There are specific features of PLCs that make them the preferred choice for industries that rely on these systems. Oil & Gas, water utility companies, food and beverage manufacturing, and public works use are just a few examples of industries that depend on the opportunities that PLCs present.
1) PLCs Are Easy to Program
When someone touts the flexibility of a PLC system as its benefit, they’re speaking of how these systems can be programmed by individuals with even the most perfunctory levels of knowledge.
This means they’re as easy for a technician to work with as a consumer. You can also extend a PLC system by programming it to follow a set of instructions if certain conditions are true.
With such a wide range of uses across industries, the workers within each company will have their own skillset. When using a PLC, the ease of programming control logic into the system means that you don’t need someone proficient in the nuances of computer languages to re-write programs when a task or application changes.
2) PLCs Can Offer A Unified Programming Environment
PLCs are the preferred method of controlling, measuring, and carrying out tasks in complex manufacturing and industrial applications because they play nicely with other systems. PLCs work well with PCs, PACs (programmable automation controllers), motion control devices, and HMIs.
To be effective, however, the unified environment needs to be well-planned, and it shouldn’t be too difficult for a user to operate. However, PLCs situated within a larger programming environment allow users with a basic level of knowledge to access multiple functions that communicate with each other, feeding each other data, and carrying out complex tasks.
3) PLCs Collect Robust Data
The number of inputs you set on a PLC system is up to the user. This means that there is no limit to the number of data sources, nor the amount of data streaming in. Measuring devices, sensors, and motion controls can pick up on several parameters, so it’s up to the user to delineate how this data is collected and how the output displays.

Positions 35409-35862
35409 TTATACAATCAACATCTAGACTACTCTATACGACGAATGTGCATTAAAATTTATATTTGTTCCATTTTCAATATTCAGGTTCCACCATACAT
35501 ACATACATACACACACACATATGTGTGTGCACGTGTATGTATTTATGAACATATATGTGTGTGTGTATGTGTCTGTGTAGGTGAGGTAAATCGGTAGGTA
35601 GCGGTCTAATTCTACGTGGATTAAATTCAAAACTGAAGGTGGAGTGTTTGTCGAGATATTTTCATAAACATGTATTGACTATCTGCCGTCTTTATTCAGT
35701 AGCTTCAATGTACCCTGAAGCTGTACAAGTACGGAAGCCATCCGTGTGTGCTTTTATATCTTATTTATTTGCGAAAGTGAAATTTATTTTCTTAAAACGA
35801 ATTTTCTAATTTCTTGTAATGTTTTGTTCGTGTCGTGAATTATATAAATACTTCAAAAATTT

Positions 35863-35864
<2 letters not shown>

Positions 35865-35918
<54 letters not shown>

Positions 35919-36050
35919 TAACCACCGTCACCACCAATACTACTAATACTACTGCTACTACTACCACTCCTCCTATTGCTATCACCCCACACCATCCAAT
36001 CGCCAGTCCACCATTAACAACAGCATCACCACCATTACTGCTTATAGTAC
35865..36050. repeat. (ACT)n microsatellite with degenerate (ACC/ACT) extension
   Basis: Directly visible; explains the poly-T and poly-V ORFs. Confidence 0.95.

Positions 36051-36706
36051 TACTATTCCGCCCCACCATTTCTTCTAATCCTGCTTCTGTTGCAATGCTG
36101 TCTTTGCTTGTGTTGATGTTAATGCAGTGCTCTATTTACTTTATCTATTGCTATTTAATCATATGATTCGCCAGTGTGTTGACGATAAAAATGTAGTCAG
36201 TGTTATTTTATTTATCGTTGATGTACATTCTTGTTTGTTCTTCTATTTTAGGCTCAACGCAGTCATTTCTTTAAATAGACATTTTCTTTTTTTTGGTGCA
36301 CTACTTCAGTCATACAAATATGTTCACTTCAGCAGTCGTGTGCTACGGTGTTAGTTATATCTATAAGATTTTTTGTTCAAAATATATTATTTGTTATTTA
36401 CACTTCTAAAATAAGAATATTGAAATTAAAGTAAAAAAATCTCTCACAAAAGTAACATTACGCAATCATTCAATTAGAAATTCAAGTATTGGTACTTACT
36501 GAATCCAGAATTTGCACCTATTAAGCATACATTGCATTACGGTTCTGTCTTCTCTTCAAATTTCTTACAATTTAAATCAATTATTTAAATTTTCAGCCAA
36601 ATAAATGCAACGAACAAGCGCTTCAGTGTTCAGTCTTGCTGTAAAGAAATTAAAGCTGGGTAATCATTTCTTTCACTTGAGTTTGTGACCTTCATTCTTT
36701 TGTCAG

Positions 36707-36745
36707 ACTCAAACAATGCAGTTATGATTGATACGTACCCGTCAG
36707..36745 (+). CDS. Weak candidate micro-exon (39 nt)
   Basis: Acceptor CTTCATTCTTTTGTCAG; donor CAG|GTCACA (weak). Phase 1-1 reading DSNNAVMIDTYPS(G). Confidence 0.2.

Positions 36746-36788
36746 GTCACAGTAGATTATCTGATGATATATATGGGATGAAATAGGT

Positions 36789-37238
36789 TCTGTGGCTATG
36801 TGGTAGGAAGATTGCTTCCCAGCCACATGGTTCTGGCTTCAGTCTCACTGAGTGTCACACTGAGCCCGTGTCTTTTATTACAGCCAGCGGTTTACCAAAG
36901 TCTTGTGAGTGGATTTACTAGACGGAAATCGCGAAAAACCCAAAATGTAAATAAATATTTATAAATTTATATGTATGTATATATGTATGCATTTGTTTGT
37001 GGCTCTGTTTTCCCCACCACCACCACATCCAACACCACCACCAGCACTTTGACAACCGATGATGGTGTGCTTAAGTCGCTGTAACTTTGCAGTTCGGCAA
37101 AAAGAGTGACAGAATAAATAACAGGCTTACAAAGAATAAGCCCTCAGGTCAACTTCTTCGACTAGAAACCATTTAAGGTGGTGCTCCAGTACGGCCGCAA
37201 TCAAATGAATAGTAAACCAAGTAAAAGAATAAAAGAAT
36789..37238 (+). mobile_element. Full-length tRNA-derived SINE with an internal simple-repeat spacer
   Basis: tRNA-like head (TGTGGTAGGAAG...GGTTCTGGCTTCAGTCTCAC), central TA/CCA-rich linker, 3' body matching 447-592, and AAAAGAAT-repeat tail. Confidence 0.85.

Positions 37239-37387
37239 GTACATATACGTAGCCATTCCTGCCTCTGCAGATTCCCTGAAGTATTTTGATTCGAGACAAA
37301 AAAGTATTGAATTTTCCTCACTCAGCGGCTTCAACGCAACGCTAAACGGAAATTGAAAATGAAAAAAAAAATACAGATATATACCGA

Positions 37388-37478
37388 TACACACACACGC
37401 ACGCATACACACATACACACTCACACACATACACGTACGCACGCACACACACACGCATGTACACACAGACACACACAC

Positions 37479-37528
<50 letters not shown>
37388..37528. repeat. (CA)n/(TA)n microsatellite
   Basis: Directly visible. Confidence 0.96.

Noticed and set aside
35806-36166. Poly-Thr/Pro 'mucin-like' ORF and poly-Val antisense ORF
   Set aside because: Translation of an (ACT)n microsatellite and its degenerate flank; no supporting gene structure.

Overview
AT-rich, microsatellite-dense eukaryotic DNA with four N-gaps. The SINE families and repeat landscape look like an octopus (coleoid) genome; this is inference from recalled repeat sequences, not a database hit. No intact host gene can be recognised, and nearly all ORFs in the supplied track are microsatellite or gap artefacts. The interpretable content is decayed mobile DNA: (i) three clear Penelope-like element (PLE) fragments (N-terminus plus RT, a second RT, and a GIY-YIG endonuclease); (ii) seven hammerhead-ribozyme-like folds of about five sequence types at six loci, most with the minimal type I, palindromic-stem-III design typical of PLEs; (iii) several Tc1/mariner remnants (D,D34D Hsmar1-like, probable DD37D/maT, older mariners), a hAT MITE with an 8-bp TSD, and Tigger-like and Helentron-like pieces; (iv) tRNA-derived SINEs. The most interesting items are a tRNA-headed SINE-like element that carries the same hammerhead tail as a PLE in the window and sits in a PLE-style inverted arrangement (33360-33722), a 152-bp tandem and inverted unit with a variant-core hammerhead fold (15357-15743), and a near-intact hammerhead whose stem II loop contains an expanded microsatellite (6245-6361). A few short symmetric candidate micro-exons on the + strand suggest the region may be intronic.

4) PLCs Can Be Used For Predictive Maintenance
Since PLCs are being equipped with greater memory and processing capacities today, they can be programmed to perform complex and heavy-duty tasks. One such task is predictive maintenance. The power of predictive maintenance, especially at the onset of Industry 4.0, cannot be overstated.
In a connected factory, which is one of the features of the fourth Industrial Revolution, one piece of equipment may connect with and be responsible for the operation of several other processes. Predictive maintenance, then, can significantly increase efficiency and make downtime a less frequent and less catastrophic event.
Predictive maintenance starts with preventative maintenance. If particular equipment reaches a pre-programmed threshold, a sensor goes off that tells the technician that the equipment needs maintenance or replacement. Enough of these reports are then collected as data points themselves to communicate to the system about which factors predict wear and tear or an impending issue. PLCs would interact with a SCADA to display maintenance schedules or allow the flexible configuration of new maintenance rules.
As manufacturing and plant-based, industrial businesses embrace the digital transformation that their niches demand, PLCs are proving their worth now more than ever. Their fundamental ease and simplicity in the face of increasing complexity makes them a flexible and familiar solution.
Working professionals prefer the PLC system when using other IoT applications or in tandem with controls systems like SCADA. As a logic control system, PLCs are well-suited to Industry 4.0’s tendencies to demand data prediction, error state prediction, finding correlations between two or more independent streams of PLC data, and system optimization.
The critical position and role that PLCs occupies also requires it to be fully functional at all times. There are best practices that manufacturing and factory-based businesses can call on to ensure these central components are always running smoothly.
Contact Telstar Instruments, California’s only state-certified instrumentation and controls integrator, to learn more about how cost-effective and timely automation services can ensure your PLC continues to remain the linchpin of your operations.